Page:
Lingering hues orient perception.
Humphrey's group tested the brain-damaged woman's unconscious perception of oientation by charting her reports of colors that linger after focusing on red and green patterns oriented in different directions. Psychologists have long noted this effect in people with normal vision. In one test, the woman -- whose color perception remained normal -- viewed two patterns that alternated every 10 seconds for 10 minutes: a circle composed of green and black vertical grates, and a circle composed of red and black horizontal grates. After a five-minute break, she looked at circles with a mix of black and white vertical grates and black and white horizontal grates. The woman reported seeing horizontal white grates as green, and vertical white grates as pink. When the experimenters rotated the circles so that the grates slanted to the left or right, the colors faded to white.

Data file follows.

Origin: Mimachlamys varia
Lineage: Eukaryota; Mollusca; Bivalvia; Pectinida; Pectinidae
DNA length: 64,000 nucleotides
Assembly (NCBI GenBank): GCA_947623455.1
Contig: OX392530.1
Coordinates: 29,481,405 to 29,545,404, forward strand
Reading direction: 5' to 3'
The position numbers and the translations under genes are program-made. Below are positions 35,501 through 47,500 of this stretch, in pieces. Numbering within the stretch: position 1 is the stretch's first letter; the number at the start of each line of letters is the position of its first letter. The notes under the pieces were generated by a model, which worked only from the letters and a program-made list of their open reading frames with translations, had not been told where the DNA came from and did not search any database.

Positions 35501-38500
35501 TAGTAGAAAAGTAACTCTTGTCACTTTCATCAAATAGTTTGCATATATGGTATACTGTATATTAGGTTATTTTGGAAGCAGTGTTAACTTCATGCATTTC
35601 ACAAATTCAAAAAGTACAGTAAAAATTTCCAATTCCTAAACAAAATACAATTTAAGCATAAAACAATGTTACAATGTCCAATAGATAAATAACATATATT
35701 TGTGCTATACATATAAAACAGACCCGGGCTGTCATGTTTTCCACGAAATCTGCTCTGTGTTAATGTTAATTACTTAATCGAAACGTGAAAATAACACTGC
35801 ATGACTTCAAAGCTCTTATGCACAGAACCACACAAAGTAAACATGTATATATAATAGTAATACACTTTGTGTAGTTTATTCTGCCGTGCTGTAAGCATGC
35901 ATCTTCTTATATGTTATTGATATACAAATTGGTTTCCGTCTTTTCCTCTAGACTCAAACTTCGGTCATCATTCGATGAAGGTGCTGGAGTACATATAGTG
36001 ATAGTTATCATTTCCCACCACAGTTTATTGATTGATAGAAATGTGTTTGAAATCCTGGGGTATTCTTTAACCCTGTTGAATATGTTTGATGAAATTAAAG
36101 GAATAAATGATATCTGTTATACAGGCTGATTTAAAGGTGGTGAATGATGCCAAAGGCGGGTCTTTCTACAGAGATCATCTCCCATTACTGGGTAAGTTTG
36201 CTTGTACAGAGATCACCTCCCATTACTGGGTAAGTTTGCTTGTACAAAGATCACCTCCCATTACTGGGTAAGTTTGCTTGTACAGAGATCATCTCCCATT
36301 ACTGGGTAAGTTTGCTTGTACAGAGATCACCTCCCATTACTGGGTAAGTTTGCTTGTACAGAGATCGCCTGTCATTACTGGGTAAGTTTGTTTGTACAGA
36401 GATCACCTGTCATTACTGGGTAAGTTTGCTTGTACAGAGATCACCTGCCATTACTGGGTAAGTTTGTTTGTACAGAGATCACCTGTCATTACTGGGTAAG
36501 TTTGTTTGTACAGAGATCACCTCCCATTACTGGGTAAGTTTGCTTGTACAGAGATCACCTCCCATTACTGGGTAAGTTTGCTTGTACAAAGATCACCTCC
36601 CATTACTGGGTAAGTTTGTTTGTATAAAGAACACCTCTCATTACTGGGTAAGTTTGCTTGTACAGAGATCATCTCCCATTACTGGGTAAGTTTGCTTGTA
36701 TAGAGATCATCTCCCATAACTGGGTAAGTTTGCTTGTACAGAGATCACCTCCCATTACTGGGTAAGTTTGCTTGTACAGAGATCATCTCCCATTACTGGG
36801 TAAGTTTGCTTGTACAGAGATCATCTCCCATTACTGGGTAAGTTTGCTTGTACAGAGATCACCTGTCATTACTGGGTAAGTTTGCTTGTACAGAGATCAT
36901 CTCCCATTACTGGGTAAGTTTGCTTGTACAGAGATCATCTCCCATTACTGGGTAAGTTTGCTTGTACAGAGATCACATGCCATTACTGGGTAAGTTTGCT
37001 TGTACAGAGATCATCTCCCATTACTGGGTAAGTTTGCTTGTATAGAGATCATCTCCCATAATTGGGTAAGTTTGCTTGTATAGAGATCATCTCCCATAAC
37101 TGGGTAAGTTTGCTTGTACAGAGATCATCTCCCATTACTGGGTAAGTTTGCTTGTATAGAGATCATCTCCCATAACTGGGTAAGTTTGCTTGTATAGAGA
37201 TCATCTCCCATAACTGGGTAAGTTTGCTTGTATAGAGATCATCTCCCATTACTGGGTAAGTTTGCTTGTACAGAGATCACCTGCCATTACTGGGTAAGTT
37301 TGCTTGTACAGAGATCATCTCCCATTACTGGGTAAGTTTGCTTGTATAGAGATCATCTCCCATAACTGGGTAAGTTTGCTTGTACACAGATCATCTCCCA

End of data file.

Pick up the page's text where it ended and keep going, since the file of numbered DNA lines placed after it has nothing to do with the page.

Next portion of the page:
Healthy brains may employ one anatomical mechanism to assess unconsciously the orientation of objects, such as the alighnment of a block or grate, and another to make conscious judgments concerning orientation, the researchers propose in the just-received September PSYCHOLOGICAL SCIENCE.
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|Title Annotation:||research on the perception of orientation|
|Date:||Oct 26, 1991|
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